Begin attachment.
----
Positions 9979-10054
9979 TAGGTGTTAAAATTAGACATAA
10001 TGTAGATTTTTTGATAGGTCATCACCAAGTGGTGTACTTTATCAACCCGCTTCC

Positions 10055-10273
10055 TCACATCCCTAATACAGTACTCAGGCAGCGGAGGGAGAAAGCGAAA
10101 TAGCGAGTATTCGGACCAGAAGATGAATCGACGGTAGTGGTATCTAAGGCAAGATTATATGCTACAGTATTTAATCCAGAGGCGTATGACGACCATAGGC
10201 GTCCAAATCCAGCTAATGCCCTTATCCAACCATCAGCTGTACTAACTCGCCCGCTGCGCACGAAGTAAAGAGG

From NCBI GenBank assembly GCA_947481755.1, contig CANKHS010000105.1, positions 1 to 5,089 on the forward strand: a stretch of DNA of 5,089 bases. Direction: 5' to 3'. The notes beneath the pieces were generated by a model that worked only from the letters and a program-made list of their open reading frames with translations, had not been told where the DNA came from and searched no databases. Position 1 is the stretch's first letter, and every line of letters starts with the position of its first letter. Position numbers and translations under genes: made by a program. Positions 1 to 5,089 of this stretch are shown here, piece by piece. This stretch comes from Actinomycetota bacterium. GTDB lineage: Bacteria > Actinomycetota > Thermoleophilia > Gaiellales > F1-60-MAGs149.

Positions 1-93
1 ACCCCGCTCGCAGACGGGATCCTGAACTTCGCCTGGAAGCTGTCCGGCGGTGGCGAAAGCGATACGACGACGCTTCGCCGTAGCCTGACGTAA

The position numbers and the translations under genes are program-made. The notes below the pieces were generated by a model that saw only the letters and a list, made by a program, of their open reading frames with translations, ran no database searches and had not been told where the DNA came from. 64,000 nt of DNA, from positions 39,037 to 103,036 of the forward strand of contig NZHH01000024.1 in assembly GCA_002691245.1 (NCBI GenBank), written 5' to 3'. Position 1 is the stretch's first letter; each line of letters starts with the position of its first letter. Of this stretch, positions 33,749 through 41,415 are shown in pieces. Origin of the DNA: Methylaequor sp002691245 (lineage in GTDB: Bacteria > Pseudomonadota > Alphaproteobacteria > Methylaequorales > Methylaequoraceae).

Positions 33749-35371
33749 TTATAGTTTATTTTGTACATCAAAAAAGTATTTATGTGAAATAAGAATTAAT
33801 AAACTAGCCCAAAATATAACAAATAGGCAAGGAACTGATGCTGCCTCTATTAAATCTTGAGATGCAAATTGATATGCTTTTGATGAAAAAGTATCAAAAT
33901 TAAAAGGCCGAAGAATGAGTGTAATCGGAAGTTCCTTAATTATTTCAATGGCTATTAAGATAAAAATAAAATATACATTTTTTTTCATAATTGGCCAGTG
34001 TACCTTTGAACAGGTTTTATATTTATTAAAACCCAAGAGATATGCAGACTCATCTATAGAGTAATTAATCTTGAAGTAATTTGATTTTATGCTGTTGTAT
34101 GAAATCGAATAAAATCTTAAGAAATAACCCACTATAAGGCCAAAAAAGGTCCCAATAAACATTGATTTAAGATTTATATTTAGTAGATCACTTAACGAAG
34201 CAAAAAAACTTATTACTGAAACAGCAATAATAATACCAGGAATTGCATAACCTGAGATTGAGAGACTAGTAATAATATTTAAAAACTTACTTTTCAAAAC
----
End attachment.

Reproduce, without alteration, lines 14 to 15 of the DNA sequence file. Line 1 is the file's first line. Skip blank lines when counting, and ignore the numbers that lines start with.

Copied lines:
33801 AAACTAGCCCAAAATATAACAAATAGGCAAGGAACTGATGCTGCCTCTATTAAATCTTGAGATGCAAATTGATATGCTTTTGATGAAAAAGTATCAAAAT
33901 TAAAAGGCCGAAGAATGAGTGTAATCGGAAGTTCCTTAATTATTTCAATGGCTATTAAGATAAAAATAAAATATACATTTTTTTTCATAATTGGCCAGTG